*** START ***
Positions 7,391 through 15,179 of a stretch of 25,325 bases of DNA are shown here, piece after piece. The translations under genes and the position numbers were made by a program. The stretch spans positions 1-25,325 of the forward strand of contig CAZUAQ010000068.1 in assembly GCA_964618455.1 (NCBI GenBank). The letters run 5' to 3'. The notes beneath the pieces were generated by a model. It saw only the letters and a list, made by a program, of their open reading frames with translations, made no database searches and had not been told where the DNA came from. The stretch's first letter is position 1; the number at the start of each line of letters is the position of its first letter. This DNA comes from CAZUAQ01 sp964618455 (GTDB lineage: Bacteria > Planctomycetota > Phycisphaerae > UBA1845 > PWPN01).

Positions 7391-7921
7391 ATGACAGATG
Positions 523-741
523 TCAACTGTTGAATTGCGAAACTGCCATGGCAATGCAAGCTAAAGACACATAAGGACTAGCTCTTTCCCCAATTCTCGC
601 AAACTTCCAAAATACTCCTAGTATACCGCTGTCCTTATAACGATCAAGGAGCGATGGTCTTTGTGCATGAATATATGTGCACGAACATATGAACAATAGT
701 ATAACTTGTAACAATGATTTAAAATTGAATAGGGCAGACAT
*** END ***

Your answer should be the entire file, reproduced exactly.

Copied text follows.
Positions 7,391 through 15,179 of a stretch of 25,325 bases of DNA are shown here, piece after piece. The translations under genes and the position numbers were made by a program. The stretch spans positions 1-25,325 of the forward strand of contig CAZUAQ010000068.1 in assembly GCA_964618455.1 (NCBI GenBank). The letters run 5' to 3'. The notes beneath the pieces were generated by a model. It saw only the letters and a list, made by a program, of their open reading frames with translations, made no database searches and had not been told where the DNA came from. The stretch's first letter is position 1; the number at the start of each line of letters is the position of its first letter. This DNA comes from CAZUAQ01 sp964618455 (GTDB lineage: Bacteria > Planctomycetota > Phycisphaerae > UBA1845 > PWPN01).

Positions 7391-7921
7391 ATGACAGATG
Positions 523-741
523 TCAACTGTTGAATTGCGAAACTGCCATGGCAATGCAAGCTAAAGACACATAAGGACTAGCTCTTTCCCCAATTCTCGC
601 AAACTTCCAAAATACTCCTAGTATACCGCTGTCCTTATAACGATCAAGGAGCGATGGTCTTTGTGCATGAATATATGTGCACGAACATATGAACAATAGT
701 ATAACTTGTAACAATGATTTAAAATTGAATAGGGCAGACAT